Maybe you think that Thursday night’s contest against the Texans won’t be ideal for Patriots fans or enjoyable for Bill Belichick. Maybe it seems that aside from eager Houston fans, massive football nerds are the only ones eager to watch Belichick put out a third-string quarterback against a good defense on a short week.
But Belichick has always been able to MacGyver-himself out of sticky football situations, and though that tendency will be severely tested in Week 3, flexibility has always been his greatest strength.
This is a man who switches his system as often as most of his peers swap their polos and khakis, famously changing his entire defense to a 4–3 because he thought there would be fewer opportunities to learn the intricacies of his 3–4 the year after the lockout. Some coaches go an entire career without altering things like that; Belichick can’t go a year.
This is a coach who has played receivers Julian Edelman and Troy Brown at defensive back and employed Richard Seymour and Junior Seau as fullbacks. Linebacker Mike Vrabel was such an effective spot tight end that he caught 10 career passes, all for touchdowns.
This is the guy who revolutionized the slot receiver role once he realized those pass catchers could be acquired more cheaply than big-play outside receivers.
Belichick identifies problems before they develop and solves them better than perhaps any coach in history. His real gift is his ability to improvise and revise.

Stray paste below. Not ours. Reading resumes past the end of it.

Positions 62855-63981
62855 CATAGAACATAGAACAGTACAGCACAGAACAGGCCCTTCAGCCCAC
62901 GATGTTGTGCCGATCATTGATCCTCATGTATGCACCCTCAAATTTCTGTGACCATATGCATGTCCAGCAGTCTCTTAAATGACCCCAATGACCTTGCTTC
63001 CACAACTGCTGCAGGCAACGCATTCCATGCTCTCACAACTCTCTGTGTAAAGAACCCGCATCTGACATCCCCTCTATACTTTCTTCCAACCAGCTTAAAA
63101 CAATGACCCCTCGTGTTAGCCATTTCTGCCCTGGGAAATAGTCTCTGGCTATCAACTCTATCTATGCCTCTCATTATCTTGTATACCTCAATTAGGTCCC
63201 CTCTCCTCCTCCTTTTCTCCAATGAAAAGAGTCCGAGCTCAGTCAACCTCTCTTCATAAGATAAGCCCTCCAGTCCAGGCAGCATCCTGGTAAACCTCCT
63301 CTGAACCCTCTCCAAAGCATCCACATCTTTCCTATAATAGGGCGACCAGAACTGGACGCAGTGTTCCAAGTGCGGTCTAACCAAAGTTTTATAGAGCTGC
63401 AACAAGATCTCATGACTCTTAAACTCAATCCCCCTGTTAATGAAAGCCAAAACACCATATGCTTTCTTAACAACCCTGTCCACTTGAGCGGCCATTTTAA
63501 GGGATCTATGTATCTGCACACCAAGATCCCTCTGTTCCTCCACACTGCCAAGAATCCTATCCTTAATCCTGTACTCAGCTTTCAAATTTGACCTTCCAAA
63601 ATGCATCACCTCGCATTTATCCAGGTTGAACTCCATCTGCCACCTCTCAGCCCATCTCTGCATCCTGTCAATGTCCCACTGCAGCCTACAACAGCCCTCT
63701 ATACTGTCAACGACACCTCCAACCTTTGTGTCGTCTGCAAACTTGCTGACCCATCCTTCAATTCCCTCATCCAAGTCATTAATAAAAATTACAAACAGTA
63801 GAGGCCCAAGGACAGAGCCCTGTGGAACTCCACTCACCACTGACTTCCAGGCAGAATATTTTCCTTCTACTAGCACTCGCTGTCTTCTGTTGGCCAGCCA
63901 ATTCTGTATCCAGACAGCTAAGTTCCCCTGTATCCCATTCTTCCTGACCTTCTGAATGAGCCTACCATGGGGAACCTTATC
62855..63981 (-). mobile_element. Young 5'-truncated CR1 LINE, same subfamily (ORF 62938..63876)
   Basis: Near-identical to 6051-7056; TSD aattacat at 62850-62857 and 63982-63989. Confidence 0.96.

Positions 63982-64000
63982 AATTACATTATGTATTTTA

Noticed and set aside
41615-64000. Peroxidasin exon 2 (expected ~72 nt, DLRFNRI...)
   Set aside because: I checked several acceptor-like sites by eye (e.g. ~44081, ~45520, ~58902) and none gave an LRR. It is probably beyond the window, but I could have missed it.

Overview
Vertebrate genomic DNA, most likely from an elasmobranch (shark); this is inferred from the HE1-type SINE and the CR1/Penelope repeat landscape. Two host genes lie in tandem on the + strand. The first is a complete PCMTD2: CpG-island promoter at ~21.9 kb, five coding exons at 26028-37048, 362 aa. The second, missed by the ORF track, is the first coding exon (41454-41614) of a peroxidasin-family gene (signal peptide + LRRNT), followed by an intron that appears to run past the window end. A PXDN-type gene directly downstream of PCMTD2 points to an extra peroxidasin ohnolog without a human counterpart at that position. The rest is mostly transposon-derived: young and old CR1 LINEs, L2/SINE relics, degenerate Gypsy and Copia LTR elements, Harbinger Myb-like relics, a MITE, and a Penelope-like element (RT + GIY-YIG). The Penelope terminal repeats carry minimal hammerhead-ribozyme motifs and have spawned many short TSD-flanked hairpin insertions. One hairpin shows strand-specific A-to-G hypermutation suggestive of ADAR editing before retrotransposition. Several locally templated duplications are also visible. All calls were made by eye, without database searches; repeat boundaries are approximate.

The best way to describe Belichick is the way Malcolm Gladwell described Steve Jobs: He’s a tweaker. Of course, it’s unfair to compare Jobs and Belichick, because one changed the world with his constant innovation and is recognized as an all-time genius, while the other invented the iPad. But on Thursday, Belichick’s problem-solving ability will be on full display as he likely starts rookie Jacoby Brissett.
The Patriots are in this position, of course, because Tom Brady is serving a four-game suspension for his role in the Deflategate saga, and his replacement, Jimmy Garoppolo, injured his shoulder against the Dolphins in Week 2 after wowing against the Cardinals in the opener. Brissett completed six of nine passes for 92 yards in relief and seems likely to helm New England’s offense against Houston, though Belichick has refused to officially rule out Garoppolo even though he hasn’t fully practiced this week. Brady returns in two weeks, so barring a stunning return to health for Garoppolo, Brissett will get two starts, against the Texans and then the Bills. Edelman, who played quarterback at Kent State, will serve as the emergency backup.
It’s not significant that Belichick is turning to a third-stringer, because he’s routinely done that at about 21 other positions. It’s significant because for the first time, he’ll have to truly improvise at the quarterback position. For the past 15 years, Belichick has been able to rely on Brady, perhaps the best quarterback of all time. When he’s had to go outside of that safety blanket in the past, it was with Matt Cassel, who was in his fourth year in the Patriots system when he took over for the injured Brady, and Garoppolo, who knows the playbook well in his third year with the franchise.